Leading Article: Populism Is No Way to Reform the Prosecution Service
ONCE UPON a time - not so long ago in the case of some societies - crime and punishment was not carried out by judges or rulers, but by the community. Witches were burned, false accusations were made, and interest groups swayed opinions. But at least the community felt that justice was theirs, not an abstract principle imposed by men with whom they felt little affinity and whose logic often seemed the opposite of common sense.
Presumably it is this warm glow of social approval that David Calvert- Smith, the Director of Public Prosecutions, seeks in his plans for new guidelines, as reported by The Independent today. The "public should own the system", he declares, suggesting that the rules for embarking on prosecutions should be changed. Instead of the DPP deciding whether a prosecution has a "realistic prospect" of conviction, as at present, the prosecution would be brought when there seems a basic case to answer.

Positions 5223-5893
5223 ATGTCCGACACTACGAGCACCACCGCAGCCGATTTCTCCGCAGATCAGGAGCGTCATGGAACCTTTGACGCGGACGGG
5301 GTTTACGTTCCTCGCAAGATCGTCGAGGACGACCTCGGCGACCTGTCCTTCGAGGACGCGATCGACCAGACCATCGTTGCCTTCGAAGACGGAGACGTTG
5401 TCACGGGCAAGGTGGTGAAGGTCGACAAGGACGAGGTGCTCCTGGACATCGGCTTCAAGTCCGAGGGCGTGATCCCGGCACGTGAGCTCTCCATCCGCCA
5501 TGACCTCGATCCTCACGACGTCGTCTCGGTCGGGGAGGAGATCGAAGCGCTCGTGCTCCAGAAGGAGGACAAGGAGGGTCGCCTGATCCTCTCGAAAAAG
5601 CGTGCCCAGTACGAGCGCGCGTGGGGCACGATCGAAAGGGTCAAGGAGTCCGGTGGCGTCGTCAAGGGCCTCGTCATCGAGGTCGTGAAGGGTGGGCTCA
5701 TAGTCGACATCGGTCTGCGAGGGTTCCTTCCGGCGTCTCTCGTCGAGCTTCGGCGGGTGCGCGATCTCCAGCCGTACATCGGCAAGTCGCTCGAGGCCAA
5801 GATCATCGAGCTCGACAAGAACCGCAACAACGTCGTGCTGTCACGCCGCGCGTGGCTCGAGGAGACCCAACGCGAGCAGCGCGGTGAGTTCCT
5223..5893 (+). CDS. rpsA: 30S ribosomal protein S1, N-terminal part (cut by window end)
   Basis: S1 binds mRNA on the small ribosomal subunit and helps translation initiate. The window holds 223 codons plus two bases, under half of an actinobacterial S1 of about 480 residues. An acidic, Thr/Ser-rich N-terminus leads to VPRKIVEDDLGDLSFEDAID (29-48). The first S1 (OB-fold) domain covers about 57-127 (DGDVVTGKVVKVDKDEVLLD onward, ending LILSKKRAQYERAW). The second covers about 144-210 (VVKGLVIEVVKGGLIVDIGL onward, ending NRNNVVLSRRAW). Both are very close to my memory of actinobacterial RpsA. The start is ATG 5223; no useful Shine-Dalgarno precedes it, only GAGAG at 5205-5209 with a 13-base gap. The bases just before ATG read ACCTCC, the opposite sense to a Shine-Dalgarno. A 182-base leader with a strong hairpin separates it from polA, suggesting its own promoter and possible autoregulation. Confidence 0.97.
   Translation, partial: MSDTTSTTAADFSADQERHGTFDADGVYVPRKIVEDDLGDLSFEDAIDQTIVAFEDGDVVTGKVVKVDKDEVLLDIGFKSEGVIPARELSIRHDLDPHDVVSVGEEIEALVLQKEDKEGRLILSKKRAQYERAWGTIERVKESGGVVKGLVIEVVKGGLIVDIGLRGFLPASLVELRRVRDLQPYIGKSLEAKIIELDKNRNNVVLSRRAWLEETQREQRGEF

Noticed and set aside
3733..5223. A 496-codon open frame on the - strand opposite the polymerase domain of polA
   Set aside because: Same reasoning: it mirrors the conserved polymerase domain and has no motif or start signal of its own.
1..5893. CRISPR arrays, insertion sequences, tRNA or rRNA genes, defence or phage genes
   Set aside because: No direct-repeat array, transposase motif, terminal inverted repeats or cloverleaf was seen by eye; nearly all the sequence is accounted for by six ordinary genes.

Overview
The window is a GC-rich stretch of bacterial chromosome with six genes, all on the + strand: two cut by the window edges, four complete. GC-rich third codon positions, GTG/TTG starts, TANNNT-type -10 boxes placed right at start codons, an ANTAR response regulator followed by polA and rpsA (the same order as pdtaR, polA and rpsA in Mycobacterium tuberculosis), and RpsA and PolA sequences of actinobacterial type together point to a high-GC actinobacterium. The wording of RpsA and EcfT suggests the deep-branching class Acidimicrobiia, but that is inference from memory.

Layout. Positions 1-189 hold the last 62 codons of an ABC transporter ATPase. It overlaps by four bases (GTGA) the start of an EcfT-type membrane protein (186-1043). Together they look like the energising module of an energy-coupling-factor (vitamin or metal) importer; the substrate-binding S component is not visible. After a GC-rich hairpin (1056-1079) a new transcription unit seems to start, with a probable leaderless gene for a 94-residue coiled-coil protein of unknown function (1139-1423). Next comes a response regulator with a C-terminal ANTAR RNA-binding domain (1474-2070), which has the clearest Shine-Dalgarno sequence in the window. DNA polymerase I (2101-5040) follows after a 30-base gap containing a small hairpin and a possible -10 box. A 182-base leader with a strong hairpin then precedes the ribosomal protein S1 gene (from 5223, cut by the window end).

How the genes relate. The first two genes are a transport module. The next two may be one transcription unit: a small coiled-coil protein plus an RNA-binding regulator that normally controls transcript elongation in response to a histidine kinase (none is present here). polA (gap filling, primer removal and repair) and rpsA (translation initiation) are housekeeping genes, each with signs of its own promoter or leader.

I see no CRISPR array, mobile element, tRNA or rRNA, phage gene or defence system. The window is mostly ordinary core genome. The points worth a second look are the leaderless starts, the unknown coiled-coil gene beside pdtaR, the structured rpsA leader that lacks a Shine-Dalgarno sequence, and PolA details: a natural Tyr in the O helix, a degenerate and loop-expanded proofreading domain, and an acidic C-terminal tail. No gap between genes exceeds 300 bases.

Sounds sensible enough. The public does get irritated by the apparent reluctance of the Crown to go after obvious suspects in a case such as that of Stephen Lawrence or to bring prosecutions in crimes such as car theft, which may not seem important to the DPP, given the cost of trials, but do exercise the public at large.
But then the Lawrence case, which appears to have been the immediate catalyst for Mr Calvert-Smith's urge to reform, is actually a reason for supporting the present rules. …